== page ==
You’ve waited and waited and waited. Still no leaves on the trunks of your crepe myrtle. All of the neighbors’ crepes are leafed out and getting ready to bloom. Is yours doomed? Are you cursed? What the heck happened?

Well, first off, you may very well be cursed. There are just so many angry people with axes to grind nowadays that it’s almost impossible not to be cursed sometime. Even I’ve been cursed. Satan once switched all 1800 of my cable channels to “Entertainment Tonight.” I had to call an exorcist.

Image zoom emPhoto:

There is a small chance, however, that the Dark Lord isn’t targeting you. The weather is. The number one reason crepe myrtles fail to leaf out in spring is a very cold winter.

Crepe myrtle selections vary in their cold-hardiness, but most are hardy to around 0 degrees. Drop below that and they may be killed to the ground or killed entirely. And the actual low temperature isn’t as important as how long it stays really cold. The longer it does, the more severe the damage.

Sudden arctic blasts can be just as deadly, especially after weeks of mild weather. If the tree hasn’t had a chance to harden off, water inside may turn to ice, burst the cells, and split the bark. When that happens, expect major damage.

So is your crepe myrtle dead or will it come back? To find out, first do the scratch test. Scratch the bark with your fingernail to see if you can find a green layer underneath. If you can, the branch is still alive and may leaf out. If not, it’s a goner.

Second, inspect the base of your tree. Do you see little, red-tipped shoots popping up from it? This tells you that your tree was killed to the ground, but is in the process of growing back. Here in the South, regrowth happens quite fast. Leave the dead trunks there for the rest of summer to support the new shoots. They will become the new main trunks and may even bloom in late summer. After the leaves drop in fall, cut the dead trunks to the ground.

If your tree passes neither of these tests, there is one last saving stratagem to employ. Put a stole over your shoulders, gaze intently at the plant, and bellow, “The Power of Grumpy Compels You!”

Good luck with that.

Is My Crape Myrtle Dead?

Does Your Crape Myrtle Look Lifeless?

There it stands in the middle of your yard or in a key spot in your garden. The tree you prize so much for its late summer blooms when not much else is in flower. It looks dead. It looks lifeless. All the other plants are leafing out and looking lush and green. Do you find yourself muttering “My Crape Myrtle looks dead”?

Crape Myrtles are one of the most prized of all landscape trees. Blooming pink, red, white or lavender in late summer and into fall, it is no wonder homeowners prize this special tree.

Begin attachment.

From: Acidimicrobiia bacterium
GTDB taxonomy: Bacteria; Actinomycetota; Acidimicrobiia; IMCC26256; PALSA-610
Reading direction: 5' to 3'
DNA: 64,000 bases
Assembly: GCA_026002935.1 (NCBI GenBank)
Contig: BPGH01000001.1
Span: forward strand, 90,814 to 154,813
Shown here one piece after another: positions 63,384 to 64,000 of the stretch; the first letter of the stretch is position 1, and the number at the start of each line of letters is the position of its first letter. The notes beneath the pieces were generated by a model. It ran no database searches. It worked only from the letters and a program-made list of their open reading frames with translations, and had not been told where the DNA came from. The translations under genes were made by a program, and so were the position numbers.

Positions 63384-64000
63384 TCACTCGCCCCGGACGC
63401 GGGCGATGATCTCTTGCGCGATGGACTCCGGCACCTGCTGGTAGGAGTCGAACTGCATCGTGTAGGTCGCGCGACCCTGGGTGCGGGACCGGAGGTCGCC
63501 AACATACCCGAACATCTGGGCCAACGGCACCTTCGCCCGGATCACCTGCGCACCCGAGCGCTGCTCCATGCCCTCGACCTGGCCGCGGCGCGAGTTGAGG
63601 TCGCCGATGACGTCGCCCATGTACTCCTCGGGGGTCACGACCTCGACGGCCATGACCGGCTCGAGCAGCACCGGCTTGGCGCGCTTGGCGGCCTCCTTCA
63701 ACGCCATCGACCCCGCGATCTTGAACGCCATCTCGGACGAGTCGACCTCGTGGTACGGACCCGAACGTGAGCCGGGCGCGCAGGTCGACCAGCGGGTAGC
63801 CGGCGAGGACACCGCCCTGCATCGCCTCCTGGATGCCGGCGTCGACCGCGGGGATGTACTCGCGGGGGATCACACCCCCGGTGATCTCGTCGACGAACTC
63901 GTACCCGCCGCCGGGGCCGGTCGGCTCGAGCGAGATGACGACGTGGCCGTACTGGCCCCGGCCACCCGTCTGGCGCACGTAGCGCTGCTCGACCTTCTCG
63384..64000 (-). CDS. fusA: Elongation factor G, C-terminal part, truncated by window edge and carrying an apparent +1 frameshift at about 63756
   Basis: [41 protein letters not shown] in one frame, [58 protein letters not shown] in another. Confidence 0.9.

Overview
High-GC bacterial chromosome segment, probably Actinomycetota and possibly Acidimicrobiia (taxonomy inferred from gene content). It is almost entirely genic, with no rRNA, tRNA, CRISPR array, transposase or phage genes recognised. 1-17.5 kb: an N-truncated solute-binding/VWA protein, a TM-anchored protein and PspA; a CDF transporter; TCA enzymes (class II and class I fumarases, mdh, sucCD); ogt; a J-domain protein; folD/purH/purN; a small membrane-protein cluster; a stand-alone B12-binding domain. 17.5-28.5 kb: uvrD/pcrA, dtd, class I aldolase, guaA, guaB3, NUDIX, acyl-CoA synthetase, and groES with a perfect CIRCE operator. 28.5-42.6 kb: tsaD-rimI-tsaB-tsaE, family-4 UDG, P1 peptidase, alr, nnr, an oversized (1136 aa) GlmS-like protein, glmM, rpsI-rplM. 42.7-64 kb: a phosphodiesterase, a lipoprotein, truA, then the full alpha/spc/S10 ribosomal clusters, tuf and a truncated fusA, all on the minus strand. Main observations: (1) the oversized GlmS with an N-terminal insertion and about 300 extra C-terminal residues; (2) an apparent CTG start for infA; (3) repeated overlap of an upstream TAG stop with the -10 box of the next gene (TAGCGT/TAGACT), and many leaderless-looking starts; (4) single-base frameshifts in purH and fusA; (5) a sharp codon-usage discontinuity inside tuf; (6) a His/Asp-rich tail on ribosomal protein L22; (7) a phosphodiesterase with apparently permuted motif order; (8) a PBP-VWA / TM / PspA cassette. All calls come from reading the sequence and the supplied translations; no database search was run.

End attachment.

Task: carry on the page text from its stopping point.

Should I Worry?

If you have not noticed yet, there are a lot of Crape Myrtles that have not leafed out yet. Some of this is normal, some is not and could be cause for concern.

Crape Myrtles are typically one of the last landscape plants to leaf out. Some varieties will not even leaf out until early June. It does not help that their wood is so brittle that they look like there is no life in them. We get tons of phone calls around now from people asking if there plant is dead or alive. Our usual response is to tell them to wait until June and then we will know for sure. In most cases, The Crape Myrtle leafs out and all is good.

How To Tell If You Have A Dead Crape Myrtle

One way to check is to use your fingernail and scratch off a small section of bark. You should see some green just under the surface. If you do, this means the tree is still alive. If you do not see green, you’ll have to wait awhile before you know for sure. A really cold winter may have of killed the top growth, but the roots may still be alive. If this is the case, you’ll have to just wait and see if new shoots develop. Continue to care for the tress just as you would any other tree.

A little patience goes a long way with Crape Myrtles, but it is worth it.

Want to learn more about crape myrtles? Learn all about Crape Myrtles here.


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What to do with half-dead crepe myrtle?
August 7, 2014 1:09 PM   Subscribe

Wow. That is a tough case. I am also a Crape Myrtle grower at their zone limit (Massachusetts south coast) and some in my area suffered similarly to yours last winter, although mine wasn’t harmed a bit. First, it was good of you to NOT do any cutting back prematurely this spring. You now have a good idea what part of the plant is truly dead. Based on what I am seeing you could follow one of two very different plans: